David specialises in immigration, asylum, nationality and human rights law. He acts in public and private law proceedings in courts and tribunals at all levels, including SIAC and the Supreme Court. He is regularly instructed in complex asylum, deportation and citizenship deprivation proceedings; judicial reviews; and claims challenging unlawful immigration detention.

David is co-convenor of Garden Court’s immigration team and ranked in Chambers and Partners, UK Bar (Immigration).

Eva Doerr, Barrister, Garden Court Chambers
Eva specialises in all areas of public and human rights law, with a focus on immigration and asylum law and challenges based on the Equality Act. Eva is a specialist in all areas of immigration law including family, asylum, deportation, detention, nationality and trafficking. She has experience in and a particular interest in complex Judicial Review challenges. Eva regularly appears before immigration tribunals and the Administrative Court and has particular expertise in retained EU law post-Brexit and refugee family reunions in Europe. She has also drafted Practice Notes on the EU Settlement Scheme for Lexis Nexis and Thompson Reuters Practical Law.

Isaac Ricca-Richardson, Barrister, Garden Court Chambers
Isaac’s practice encompasses judicial review, immigration & asylum, human rights & civil liberties, education, and community care. Isaac has a strong background in immigration law, with a number of successes in asylum, deportation, and human rights appeals, and public law challenges to fresh claim decisions and urgent removals.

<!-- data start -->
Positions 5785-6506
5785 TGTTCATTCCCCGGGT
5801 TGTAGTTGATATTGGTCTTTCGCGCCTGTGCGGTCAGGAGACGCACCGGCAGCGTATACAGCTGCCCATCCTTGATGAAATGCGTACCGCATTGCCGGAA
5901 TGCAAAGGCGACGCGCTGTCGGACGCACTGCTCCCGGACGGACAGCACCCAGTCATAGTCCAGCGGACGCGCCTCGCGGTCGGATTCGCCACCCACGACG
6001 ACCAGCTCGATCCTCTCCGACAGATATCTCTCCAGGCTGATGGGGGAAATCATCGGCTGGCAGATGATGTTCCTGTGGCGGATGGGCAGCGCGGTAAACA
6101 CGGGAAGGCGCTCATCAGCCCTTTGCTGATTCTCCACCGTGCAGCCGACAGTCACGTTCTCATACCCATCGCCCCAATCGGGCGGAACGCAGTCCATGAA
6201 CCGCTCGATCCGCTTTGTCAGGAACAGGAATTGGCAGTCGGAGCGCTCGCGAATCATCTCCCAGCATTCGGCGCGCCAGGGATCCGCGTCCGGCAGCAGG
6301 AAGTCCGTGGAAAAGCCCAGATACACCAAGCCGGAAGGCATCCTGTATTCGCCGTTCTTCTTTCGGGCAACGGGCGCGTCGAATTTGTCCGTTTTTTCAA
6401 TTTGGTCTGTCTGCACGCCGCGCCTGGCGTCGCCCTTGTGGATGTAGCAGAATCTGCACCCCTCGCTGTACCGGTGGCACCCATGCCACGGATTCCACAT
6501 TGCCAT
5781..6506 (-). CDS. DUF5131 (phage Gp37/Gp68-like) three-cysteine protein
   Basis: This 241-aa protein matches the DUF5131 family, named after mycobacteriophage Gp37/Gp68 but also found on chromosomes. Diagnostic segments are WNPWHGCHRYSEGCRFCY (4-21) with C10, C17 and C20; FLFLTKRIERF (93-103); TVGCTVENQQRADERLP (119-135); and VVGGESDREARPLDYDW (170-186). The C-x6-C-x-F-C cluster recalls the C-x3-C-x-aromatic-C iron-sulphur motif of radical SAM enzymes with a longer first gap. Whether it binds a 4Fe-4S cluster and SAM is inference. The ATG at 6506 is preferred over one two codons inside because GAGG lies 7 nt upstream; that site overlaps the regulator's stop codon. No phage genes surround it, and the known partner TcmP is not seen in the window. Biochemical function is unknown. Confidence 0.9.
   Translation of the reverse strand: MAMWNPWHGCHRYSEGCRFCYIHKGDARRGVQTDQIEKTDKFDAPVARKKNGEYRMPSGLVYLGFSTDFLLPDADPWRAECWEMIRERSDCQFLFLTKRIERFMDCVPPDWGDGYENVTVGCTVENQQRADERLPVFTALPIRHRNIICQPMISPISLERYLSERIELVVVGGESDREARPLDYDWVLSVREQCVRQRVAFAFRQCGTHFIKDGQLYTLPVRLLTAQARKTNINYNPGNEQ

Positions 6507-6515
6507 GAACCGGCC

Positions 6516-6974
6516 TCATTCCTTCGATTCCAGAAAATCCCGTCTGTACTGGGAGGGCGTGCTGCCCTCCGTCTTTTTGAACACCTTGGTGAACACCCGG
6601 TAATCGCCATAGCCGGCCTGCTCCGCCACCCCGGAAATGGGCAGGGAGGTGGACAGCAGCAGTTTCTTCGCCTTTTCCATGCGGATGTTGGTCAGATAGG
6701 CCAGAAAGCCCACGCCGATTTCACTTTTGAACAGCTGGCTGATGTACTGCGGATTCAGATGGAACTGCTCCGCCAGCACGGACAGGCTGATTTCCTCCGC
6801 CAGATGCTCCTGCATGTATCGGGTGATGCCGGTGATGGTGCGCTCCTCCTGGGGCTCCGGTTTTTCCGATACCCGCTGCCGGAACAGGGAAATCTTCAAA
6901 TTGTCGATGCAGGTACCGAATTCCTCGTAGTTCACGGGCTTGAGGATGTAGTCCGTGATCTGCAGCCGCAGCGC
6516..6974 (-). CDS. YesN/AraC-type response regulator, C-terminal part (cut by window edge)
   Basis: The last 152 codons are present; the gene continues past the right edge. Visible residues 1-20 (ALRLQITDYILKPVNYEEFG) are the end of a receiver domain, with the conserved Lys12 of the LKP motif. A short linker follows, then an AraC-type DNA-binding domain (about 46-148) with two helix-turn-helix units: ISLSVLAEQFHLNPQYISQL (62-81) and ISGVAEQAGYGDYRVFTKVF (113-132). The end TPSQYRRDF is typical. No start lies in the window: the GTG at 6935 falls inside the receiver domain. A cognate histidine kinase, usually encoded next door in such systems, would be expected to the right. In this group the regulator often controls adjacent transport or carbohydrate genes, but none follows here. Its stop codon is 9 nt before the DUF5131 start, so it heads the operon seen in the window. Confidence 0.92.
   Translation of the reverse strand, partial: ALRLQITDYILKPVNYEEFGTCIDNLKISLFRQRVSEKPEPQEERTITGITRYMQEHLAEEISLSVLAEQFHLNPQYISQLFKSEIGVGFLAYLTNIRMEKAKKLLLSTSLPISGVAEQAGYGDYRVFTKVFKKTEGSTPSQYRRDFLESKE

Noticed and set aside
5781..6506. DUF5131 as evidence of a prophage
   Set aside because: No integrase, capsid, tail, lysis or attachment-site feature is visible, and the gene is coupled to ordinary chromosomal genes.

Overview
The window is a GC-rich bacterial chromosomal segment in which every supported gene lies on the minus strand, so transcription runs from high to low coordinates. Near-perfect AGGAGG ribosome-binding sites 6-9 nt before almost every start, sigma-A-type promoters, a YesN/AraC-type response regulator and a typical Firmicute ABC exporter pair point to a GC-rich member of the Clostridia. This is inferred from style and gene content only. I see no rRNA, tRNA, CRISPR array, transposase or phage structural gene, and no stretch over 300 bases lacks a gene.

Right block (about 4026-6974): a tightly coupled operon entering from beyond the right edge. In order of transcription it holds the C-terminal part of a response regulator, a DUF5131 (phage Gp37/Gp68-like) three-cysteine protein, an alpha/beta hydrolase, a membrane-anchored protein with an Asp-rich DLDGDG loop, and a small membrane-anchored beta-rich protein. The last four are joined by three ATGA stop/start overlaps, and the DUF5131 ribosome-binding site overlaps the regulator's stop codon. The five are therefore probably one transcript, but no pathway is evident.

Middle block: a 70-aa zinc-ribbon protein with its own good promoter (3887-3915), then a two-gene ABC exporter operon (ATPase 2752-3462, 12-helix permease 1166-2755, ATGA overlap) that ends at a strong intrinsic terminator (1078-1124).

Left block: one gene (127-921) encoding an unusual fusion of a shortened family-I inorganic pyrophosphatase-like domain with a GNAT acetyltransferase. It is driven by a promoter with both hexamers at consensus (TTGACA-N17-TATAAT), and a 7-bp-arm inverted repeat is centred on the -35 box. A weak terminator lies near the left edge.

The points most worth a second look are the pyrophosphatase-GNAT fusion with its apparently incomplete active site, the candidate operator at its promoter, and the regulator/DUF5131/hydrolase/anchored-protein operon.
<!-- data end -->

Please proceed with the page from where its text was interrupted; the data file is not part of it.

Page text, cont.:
He is adept at building relationships and trust with vulnerable clients who have suffered torture or trafficking. Isaac is regularly instructed in challenges to age assessments on behalf of unaccompanied asylum-seeking children and in matters involving the entitlement of children and adults to support under the Immigration and Asylum Act 1999, Children Act 1989 and Care Act 2014. Isaac also has experience working with private clients in contentious political asylum claims, having done so as a paralegal for two years.